House Republicans have introduced a bill to block the IANA transition. These are the same Republicans behind the quickly-called hearings set for April 2. "America shouldn’t surrender its leadership on the world stage to a ‘multistakeholder model’ that’s controlled by foreign governments," said Rep. Marsha Blackburn (R-Tenn.). This seems to ignore a number of the points set out in the NTIA announcement, which specifically says that any government-led or intergovernmental-led solution will be rejected. On top of that, an implementation of the multistakeholder model to assume the IANA oversight functions hasn’t been proposed yet. The process of developing that implementation hasn’t even been proposed yet. Yet somehow, these lawmakers believe they need to pull out jingoistic rhetoric to support wild-eyed claims that the Internet could turn into "another Russian land-grab."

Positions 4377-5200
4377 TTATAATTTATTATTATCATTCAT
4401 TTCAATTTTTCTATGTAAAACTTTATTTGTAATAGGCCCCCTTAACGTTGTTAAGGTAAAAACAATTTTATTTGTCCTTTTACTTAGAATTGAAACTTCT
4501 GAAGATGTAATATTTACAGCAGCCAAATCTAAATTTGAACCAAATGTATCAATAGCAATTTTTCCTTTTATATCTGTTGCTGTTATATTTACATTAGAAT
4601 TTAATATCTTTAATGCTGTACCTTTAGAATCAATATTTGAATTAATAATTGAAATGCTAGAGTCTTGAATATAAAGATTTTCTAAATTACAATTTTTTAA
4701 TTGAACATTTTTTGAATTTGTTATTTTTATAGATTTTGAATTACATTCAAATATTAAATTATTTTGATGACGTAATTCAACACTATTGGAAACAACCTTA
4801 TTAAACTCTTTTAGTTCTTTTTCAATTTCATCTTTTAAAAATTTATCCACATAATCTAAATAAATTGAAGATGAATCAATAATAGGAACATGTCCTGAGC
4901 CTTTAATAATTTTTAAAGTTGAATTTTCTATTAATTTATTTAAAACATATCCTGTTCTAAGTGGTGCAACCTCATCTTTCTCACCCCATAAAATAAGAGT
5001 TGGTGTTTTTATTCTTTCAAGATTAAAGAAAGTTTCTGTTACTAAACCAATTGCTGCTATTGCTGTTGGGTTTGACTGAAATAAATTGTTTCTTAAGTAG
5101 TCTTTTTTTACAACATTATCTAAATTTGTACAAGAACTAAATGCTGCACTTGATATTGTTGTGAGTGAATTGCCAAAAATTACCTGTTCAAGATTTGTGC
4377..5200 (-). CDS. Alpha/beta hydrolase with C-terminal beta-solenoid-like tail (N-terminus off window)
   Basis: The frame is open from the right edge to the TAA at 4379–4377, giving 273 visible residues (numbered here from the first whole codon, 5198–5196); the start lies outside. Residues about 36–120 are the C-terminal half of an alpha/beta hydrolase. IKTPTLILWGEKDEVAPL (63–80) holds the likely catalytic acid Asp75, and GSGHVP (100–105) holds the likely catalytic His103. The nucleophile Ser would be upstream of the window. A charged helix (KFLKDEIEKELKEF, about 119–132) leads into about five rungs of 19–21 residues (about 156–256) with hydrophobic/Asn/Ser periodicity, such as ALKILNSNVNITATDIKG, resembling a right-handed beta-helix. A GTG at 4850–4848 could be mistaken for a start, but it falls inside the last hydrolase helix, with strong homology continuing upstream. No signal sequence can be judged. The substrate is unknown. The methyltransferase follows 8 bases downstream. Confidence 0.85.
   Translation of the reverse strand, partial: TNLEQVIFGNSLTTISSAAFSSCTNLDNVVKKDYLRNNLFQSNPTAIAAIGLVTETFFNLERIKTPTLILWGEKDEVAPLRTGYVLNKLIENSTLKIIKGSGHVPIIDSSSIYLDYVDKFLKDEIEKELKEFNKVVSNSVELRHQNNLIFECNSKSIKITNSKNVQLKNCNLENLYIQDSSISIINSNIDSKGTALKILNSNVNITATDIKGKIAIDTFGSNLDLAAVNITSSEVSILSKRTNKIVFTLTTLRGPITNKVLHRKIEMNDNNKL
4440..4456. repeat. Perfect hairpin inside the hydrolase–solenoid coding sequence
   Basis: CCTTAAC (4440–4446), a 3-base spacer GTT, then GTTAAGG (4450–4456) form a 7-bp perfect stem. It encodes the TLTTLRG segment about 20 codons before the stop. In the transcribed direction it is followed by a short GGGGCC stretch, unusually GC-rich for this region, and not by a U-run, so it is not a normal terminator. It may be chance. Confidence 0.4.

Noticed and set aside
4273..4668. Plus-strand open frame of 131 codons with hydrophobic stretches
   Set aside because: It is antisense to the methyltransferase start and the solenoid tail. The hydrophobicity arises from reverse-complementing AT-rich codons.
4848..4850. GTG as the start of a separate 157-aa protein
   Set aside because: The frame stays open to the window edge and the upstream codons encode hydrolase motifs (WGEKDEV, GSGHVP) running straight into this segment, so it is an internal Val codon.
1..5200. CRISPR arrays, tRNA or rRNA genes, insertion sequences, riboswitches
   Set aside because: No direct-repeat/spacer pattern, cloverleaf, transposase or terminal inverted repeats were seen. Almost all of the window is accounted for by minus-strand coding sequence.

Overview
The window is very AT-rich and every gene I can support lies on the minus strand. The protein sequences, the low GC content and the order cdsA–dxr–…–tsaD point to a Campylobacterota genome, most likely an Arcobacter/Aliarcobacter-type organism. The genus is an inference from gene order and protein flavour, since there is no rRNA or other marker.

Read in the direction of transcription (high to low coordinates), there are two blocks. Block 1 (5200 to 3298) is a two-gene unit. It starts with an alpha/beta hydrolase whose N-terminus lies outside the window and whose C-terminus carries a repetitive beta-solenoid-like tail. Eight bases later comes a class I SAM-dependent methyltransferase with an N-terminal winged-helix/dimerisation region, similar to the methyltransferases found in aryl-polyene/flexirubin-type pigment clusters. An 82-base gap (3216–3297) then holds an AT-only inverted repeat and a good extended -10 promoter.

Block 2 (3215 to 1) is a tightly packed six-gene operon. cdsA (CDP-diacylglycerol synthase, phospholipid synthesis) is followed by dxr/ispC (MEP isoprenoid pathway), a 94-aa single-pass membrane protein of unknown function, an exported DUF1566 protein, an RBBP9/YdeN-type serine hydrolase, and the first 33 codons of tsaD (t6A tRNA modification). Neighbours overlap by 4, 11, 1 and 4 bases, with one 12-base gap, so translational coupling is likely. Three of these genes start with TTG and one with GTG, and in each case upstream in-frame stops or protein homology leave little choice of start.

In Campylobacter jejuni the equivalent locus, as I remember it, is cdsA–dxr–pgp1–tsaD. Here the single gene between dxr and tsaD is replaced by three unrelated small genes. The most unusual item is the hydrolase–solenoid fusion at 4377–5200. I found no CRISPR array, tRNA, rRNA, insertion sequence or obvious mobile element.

Granted, the IANA functions, the NTIA’s oversight role and the parameters set for the transition of this oversight role to a multistakeholder mechanism takes a little while to understand. They eyes of the world are on the United States, and these eyes are skeptical right now. An ill-informed move like this damages United States credibility. Many people will understand that this is naked political grandstanding – a fine old American tradition. But many others will not. And even those who know what this is, may well use it to demonstrate that U.S. oversight of the IANA functions is not benign, but rather is subject to the political whims of ill-informed American lawmakers.
There are real reasons to be careful and concerned about out the IANA transition. These should be identified and discussed and debated by all stakeholders – and we are all stakeholders. But these are not good reasons, and this type of knee-jerk bill-introducing and hearing-calling does not help the process or the United States’ role in that process. I believe this bill will fail, and the debate will come back to the real issues. Let’s hope this sideshow does not do real damage to the process.